Tuesday, June 30, 2009

Sylvia Martinez: Professional Development 30 Years Later

Thirty years ago ISTE convened NECC with the same questions. What can we do to get people to use We need professinal development to help them get there.
What is the wall where teachers learn and where teacher teach? In workshops, in books, webinars, and yet what actually transfer ovet the wall into the classroom?
Community of Practice Research
The classrom is not a community of practice - how can we change that?
Tech Support
It is not just fixing hardware (all of it email, caeras, computers, and more) Fixing takes away from the time needed to learn. If you are fixing a problem, it is too late. Tech departments are now trying to mix tech support and tech integrators. Tech support is based on controlling and managing the hardware. Tech integrators are asking people to be resk takers, innovators, users of new programs and hardware. If they are working then there should probably be an upswing in the need for tech support.
Models of Professional Development
Using students as practitioners of technology. Teach students how to provide technology support for teachers. Why? Situated in their own classroom, models collaborative learning, allows students to play an important role provides support for technology use outside of formal professional development. Look at GenYES as the example.
The assumption that there is not enough is incorrect.
National Center for educational statistics 2000: Teachers said ther they were going
Stanford research Institiute 2002: 80% failure rate- teachers leaving professional development were leaving unable to implement the learning in their classrooms.
It is not lack of professional development but that the professional development is not working.

Professional Development time internationally happens in the classrooms hours per day. They have a PLN ready to access within their schol.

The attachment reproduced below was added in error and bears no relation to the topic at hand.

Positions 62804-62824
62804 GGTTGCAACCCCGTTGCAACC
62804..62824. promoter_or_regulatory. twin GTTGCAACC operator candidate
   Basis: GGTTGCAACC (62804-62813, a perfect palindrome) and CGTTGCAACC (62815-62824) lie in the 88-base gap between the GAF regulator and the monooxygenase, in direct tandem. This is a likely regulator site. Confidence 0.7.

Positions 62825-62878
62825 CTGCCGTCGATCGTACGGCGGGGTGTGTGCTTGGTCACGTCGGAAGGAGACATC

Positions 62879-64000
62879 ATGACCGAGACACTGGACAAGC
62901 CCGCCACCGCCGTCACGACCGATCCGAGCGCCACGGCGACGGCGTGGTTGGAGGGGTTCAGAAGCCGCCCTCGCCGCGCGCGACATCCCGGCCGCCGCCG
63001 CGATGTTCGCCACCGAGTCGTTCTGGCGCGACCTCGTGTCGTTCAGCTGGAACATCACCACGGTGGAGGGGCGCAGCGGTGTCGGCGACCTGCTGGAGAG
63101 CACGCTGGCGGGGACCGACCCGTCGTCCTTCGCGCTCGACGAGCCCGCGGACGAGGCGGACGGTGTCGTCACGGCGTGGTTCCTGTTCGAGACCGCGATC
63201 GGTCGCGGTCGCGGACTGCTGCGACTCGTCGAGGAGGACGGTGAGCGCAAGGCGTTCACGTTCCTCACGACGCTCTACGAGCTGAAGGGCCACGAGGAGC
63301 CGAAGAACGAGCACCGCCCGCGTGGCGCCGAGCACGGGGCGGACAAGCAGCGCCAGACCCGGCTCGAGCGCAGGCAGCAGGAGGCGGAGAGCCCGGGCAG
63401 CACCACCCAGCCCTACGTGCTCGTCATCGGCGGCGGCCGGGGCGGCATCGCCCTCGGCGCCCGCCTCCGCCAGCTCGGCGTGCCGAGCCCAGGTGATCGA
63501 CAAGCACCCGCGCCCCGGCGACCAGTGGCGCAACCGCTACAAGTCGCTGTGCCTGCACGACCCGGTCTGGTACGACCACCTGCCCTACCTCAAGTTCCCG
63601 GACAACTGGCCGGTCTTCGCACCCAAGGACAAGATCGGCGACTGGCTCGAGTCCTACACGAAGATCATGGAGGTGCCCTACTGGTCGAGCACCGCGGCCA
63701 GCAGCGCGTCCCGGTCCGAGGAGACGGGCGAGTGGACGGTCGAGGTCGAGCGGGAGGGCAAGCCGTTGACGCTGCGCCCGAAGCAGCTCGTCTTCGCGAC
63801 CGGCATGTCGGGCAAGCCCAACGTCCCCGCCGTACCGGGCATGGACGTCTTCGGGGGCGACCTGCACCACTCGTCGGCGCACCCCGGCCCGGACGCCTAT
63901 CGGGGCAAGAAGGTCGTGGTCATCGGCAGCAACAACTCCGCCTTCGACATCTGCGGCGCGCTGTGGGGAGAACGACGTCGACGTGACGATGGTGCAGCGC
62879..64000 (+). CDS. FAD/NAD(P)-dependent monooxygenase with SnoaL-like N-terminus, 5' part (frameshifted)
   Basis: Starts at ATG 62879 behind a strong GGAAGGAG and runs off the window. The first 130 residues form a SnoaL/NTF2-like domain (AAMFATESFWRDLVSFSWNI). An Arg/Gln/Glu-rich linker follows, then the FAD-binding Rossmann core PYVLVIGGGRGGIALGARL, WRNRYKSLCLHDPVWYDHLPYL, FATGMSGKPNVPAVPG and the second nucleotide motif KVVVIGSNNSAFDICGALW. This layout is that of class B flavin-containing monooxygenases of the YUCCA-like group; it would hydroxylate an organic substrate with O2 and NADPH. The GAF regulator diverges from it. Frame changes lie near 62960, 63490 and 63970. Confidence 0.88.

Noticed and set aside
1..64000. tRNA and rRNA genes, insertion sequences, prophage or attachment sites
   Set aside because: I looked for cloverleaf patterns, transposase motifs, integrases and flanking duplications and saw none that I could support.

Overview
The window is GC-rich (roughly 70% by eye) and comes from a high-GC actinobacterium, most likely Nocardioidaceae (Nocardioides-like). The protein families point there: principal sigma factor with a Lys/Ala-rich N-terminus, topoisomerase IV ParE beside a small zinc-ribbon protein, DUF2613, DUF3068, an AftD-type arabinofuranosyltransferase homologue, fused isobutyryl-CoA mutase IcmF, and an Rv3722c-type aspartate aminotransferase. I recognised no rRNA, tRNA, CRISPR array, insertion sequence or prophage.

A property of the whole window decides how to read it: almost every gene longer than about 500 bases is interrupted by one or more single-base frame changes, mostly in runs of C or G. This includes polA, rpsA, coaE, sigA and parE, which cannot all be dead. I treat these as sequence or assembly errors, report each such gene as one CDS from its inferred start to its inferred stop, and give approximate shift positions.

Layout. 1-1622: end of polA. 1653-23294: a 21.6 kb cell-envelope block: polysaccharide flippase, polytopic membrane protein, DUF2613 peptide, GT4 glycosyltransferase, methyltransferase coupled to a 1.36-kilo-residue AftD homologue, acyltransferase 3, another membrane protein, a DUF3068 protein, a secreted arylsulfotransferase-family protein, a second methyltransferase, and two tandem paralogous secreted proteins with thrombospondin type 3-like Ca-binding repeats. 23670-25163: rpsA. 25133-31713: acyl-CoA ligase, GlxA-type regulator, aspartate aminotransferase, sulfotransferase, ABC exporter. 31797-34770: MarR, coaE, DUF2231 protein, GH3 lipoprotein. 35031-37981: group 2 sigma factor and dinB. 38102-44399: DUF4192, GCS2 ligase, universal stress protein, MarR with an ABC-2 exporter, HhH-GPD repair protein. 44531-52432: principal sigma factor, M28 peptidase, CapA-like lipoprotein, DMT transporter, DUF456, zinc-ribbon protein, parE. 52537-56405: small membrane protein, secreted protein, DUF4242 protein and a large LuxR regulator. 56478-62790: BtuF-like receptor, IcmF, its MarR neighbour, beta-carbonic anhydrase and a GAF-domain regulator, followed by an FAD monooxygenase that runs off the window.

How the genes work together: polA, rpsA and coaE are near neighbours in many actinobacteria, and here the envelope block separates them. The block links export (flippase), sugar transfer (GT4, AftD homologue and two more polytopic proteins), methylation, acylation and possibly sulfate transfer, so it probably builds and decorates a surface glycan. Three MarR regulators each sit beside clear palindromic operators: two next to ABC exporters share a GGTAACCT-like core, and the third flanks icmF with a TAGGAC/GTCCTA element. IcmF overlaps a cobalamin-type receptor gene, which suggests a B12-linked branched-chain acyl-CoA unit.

Online professional development Schlager and Fusco reported that participants were more focused in discussing with their global friends, yet it was not going back to practice in the classroom.
Seymour Pappert - Teachers teach the way they were taught until they SEE something different. Tachers need the kind of activity where they are learning at the same time as the kids and with the kids. The culture of going away to learn something until you are perfect at it and then you can use it in the classrom
Classroom-embedded Professional Development
We need professional developmen in our own classroom, modeled in other classrooms, peer-mentoring/coaching, reverse-mentoring, with experts all around.
It requres a Paradigm Shift- We have to talk about professional development to make it open, celebrate mistakes, collaborative, just-in-time, practice, process, constuctivist, inside the classroom.
Looking at the podcast video of CJ- He shows you all of the skills and the know how of how-to do a podcast. If you have a CJ (and everyone does) then why aren't we using them to teach and help teachers learn to use technology in their teaching.

A club of students headed by a lead teacher. The students are paired with teachers to create specific classroom lessons. The student and teachers plan, design and create. Students also learn collaborative skills to help them interact with their teachers. The research showed that 80-90% of the teachers who worked with the GenYES students said they would change the way they teach in the future. Who can say no to kids wanting to help out?
Teachers helping teachers get things done in their classroom. We don't all need to know everything. We can get help from each other. Develop experts in specific areas who will help others.
Constructivist Professional Development
Walking the walk in your professional development is key. It takes time. You can't magic wand this into your classroom or district. Change desn't come with a checklist, it comes with hard work.
Authentic involvement
Real benefits for students
Adult guidance
Challenge and growth
Cycle of learner empowerment Begins with Empowerment- doing something authentic, and then follows with engagement, independence, responsibility, and trust.

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